Dir/Writer: Rainer Sarnet | Cast: Rea Lest, Jorgen Liik, Arvo Kukumagi, Katariina Unt, Taavi Eelmaa, Dieter Laser, Jette Loona Hermanis | Fantasy Horror | 115′
Rainer Sarnet’s wickedly weird adaptation of an Estonian folklore infused fairy tale is flawed but enthralling and full of magic moments of ethereal black&white beauty.
This is a film that wears its Baltic credentials proudly on its delicate fashioned sleeve – set in the deepest, creepiest snowbound forest in a remote region it features the Devil, ghosts and all kinds of mysterious and often mischievious characters. Adapted from Andrus Kivirahk’s best-seller ‘Rehepapp’, NOVEMBER is an endlessly fascinating film that has you gawping in terror and disbelief despite its rather enigmatic narrative that scratches at the edges of horror, fantasy and dark comedy. At it’s core NOVEMBER is a love story based on the premise of human survival in hard times.
The inhabitants of a distant Estonian village desperately eek out a living in frosty and threadbare poverty. The fantasy element strikes fearfully from the opening sequence that pictures a spiky mechanical creature flies through the air and into a stable where a slumbering calf is transfixed with fear as the creature, called a ‘Kratt’, lassoos it with a sturdy steel chain, transporting it through the night sky and into the barn of a nearby farm. And this is how the inhabitants survive by robbing and cheating each other with their supernatural robotic aids.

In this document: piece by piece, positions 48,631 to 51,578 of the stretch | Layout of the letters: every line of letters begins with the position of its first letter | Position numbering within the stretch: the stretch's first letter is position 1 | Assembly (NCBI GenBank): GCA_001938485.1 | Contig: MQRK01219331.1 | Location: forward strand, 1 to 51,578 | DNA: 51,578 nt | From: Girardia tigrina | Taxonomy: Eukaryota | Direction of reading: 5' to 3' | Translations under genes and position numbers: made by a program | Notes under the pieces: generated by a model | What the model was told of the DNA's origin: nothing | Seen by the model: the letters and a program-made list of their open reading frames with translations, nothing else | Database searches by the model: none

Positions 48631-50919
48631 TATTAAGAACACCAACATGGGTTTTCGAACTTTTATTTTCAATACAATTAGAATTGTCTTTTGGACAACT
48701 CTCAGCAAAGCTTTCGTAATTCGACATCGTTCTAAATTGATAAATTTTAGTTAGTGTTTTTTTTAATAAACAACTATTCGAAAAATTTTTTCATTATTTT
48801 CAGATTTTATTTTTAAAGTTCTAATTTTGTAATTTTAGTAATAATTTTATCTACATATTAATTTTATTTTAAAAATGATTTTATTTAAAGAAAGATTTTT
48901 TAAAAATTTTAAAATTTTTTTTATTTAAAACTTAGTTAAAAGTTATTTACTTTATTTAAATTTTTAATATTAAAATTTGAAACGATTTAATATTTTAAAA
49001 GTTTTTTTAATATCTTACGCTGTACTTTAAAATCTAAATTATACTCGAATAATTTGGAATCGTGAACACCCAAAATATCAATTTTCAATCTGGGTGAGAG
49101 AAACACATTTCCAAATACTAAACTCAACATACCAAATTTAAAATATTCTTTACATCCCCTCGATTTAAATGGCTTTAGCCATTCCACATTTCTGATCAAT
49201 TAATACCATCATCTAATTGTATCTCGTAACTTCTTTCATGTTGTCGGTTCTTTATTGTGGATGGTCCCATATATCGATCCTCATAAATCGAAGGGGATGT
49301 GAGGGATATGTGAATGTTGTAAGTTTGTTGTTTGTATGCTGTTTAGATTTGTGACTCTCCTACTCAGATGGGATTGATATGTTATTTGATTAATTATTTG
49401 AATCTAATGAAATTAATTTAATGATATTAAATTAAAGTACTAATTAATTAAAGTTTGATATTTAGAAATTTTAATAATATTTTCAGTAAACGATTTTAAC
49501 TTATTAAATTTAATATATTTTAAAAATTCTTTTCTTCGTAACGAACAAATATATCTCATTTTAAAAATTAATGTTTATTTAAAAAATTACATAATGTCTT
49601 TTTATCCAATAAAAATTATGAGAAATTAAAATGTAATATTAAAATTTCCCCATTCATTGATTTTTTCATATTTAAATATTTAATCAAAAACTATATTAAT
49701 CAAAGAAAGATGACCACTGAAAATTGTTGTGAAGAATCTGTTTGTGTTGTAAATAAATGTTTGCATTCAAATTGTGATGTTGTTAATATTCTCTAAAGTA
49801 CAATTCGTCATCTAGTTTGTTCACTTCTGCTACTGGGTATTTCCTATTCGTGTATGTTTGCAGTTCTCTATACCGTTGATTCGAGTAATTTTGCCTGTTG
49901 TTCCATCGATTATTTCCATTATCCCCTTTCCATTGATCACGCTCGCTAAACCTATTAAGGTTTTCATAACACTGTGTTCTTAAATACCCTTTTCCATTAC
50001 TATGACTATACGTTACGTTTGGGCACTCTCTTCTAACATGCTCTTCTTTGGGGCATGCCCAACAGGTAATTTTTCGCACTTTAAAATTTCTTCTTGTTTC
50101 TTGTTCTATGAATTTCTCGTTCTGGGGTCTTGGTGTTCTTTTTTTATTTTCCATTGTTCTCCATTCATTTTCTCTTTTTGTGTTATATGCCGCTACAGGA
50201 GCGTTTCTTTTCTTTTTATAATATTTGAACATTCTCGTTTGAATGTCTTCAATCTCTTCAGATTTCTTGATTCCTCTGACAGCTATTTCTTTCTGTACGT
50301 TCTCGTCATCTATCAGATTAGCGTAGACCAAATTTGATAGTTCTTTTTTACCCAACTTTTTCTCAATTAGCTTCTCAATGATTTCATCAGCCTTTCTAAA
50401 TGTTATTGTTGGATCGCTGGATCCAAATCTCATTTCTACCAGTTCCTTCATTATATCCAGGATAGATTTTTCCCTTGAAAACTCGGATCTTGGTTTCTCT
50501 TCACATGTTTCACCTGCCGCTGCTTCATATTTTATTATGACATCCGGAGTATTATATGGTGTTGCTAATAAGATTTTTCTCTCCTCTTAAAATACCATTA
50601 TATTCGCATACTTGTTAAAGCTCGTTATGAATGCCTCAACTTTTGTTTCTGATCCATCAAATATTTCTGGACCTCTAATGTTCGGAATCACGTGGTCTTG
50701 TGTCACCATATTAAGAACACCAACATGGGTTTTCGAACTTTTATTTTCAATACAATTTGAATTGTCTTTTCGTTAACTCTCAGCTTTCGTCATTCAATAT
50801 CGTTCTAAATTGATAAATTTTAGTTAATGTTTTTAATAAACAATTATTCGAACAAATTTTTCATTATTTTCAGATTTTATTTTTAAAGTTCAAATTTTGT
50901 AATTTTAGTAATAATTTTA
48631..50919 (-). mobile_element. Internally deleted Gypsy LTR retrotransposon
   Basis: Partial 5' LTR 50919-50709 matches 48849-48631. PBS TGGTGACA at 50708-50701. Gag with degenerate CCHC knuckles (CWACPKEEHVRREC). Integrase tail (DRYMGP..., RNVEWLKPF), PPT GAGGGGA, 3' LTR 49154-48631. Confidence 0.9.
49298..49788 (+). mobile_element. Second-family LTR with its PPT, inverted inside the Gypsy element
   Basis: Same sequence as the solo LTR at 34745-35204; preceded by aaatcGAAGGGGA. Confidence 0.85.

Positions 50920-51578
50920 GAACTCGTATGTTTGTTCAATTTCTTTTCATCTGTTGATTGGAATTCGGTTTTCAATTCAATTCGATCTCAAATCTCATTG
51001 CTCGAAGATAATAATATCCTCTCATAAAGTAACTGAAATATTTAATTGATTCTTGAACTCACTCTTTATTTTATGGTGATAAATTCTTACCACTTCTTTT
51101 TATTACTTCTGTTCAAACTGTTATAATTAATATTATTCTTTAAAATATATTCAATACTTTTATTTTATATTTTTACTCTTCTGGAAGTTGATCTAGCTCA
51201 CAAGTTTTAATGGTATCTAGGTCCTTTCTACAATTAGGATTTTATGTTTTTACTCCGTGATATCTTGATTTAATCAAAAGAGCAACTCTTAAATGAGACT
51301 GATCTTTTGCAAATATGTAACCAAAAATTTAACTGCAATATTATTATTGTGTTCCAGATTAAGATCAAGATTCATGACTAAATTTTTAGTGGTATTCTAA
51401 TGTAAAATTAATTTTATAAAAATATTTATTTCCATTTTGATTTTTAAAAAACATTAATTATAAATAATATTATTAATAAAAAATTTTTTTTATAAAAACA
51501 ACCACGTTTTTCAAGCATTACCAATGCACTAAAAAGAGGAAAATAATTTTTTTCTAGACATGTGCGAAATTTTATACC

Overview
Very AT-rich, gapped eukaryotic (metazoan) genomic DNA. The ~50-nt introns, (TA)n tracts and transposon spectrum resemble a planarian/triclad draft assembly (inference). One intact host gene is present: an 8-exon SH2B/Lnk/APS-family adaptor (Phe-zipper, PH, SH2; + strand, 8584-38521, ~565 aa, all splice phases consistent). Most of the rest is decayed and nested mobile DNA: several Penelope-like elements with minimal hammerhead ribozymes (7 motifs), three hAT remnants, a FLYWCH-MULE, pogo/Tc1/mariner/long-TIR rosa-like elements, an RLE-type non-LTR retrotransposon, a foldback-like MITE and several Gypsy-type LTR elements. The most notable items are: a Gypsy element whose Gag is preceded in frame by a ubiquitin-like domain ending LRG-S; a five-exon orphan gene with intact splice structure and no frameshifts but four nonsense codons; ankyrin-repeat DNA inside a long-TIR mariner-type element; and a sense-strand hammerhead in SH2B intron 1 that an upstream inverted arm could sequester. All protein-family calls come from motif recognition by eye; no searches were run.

In this legendary land of dour and often demonic doings where characters often come back from the dead to join the living, young Liina (Rea Lest) is hoping to marry her sweetheart Hans (Jorgen Liik) while desperately avoiding the clutches of a gruesome farmer. Meanwhile Hans is in thrall to a newcomer to the village in the shape of a gorgeous German baroness (Jette Loona Hermanis), whose beauty is unrivalled and unsullied by hardship. But there’s a secret going on with both these women, and caught in a love triangle, they seek out magical ways to capture the hearts of the one the desire.
The only criticism here is that NOVEMBER is chockfull of strange and outlandish characters that fail to serve the central narrative robbing the drama of much of its delicious tension and often detracting from Sarnet’s dark humour. There’s simple too much going on. But Jacaszek sinister score provides just the right note of chilling concern to keep us waiting, and fearing that there may not be a happy ending. NOVEMBER is an arthouse gem that begs to be seen, along with Sarnet’s 2011 adaptation of Dostoyevsky’s The Idiot. MT
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BEST FILM; RIGA INTERNATIONAL FILM FESTIVAL 2017 | BEST CINEMATOGRAPHY TRIBECA FILM FESTIVAL 2017